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OpEdNews Op Eds    H3'ed 4/23/11

Applying Elementary Teaching Principles to World Behavior: Fairness

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The first principle I set down was fairness. As many times as we've heard the expression, "Life isn't fair!" I suspect we wish strongly this were not so. Witness our feelings at the end of a story where justice is done, and how we cheer the underdog who suffers throughout, yet somehow receives justice in one form or another. We all want fairness--and surely look strangely at anyone who doesn't proclaim to want it--so why not keep fairness high on the list, when envisioning the future of a world we want to live in?

"Mr. Geery, Sammy isn't being fair!"

"Mr. Geery, that's NOT FAIR!"

"Mr. Geery, You're not fair!"

How many times have teachers heard such proclamations? It feels like infinite to me. Most kids have an innate sense of fairness, which arrives at an early age. Many studies have been done that support this conclusion, though anyone who's worked around kids, or has their own, hardly needs to be told this.

Still, as if to prove the point, here's an edited version of a study I recently read about. [Note: I am chopping quotes liberally for readability, though I try hard to retain the essence of them.]   "Feb. 15, 2011:   Adults may want to take a lesson from young children who've demonstrated that even at the early age of three, children have a sense of what's fair.... The study found that children shared with each other after working together to earn a reward, even in circumstances where it would have been easy for one child to keep all of the prize without sharing.... prizes such as gummy bears and stickers... the children almost always shared equally, according to the study published in the February issue of the journal   Psychological Science . "We were surprised that this rule was so strict -- that equality was so strongly preferred," Felix Warneken of Harvard University said in a journal news release."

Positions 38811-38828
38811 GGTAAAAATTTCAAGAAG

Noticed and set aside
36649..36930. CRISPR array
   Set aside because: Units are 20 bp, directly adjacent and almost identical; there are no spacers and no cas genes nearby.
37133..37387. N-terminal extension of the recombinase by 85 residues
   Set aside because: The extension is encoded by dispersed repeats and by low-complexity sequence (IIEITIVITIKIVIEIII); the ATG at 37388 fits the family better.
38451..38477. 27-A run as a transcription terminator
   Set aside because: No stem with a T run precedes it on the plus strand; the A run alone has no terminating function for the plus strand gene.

I certainly DO suggest that adults take this lesson from kids, since it is unfairness that provokes so much--if not most--of the trouble we see in the world today. Trouble that could be promptly eliminated, if more people believed in, practiced, worked for, lived and breathed a bit more fairness in their daily behavior.

A cursory glance at today's headlines: "Syrian security forces open fire on demonstrators"; " Brits gunned down in Florida made wrong turn into ghetto " ; " Stripmining America - Unpatriotically "; " Consensus Builds on Free Trade Deals, Alongside Proof of Their Toll "; " The Rich Get Richer Etc. " But really, need we go on? These titles were taken almost randomly from just two popular, somewhat antithetical websites: The Drudge Report and Common Dreams. I will go a step further, and pose this question: How many depressing or pathetic headlines can YOU find that are NOT based on some form of unfairness in the world? I predict very few.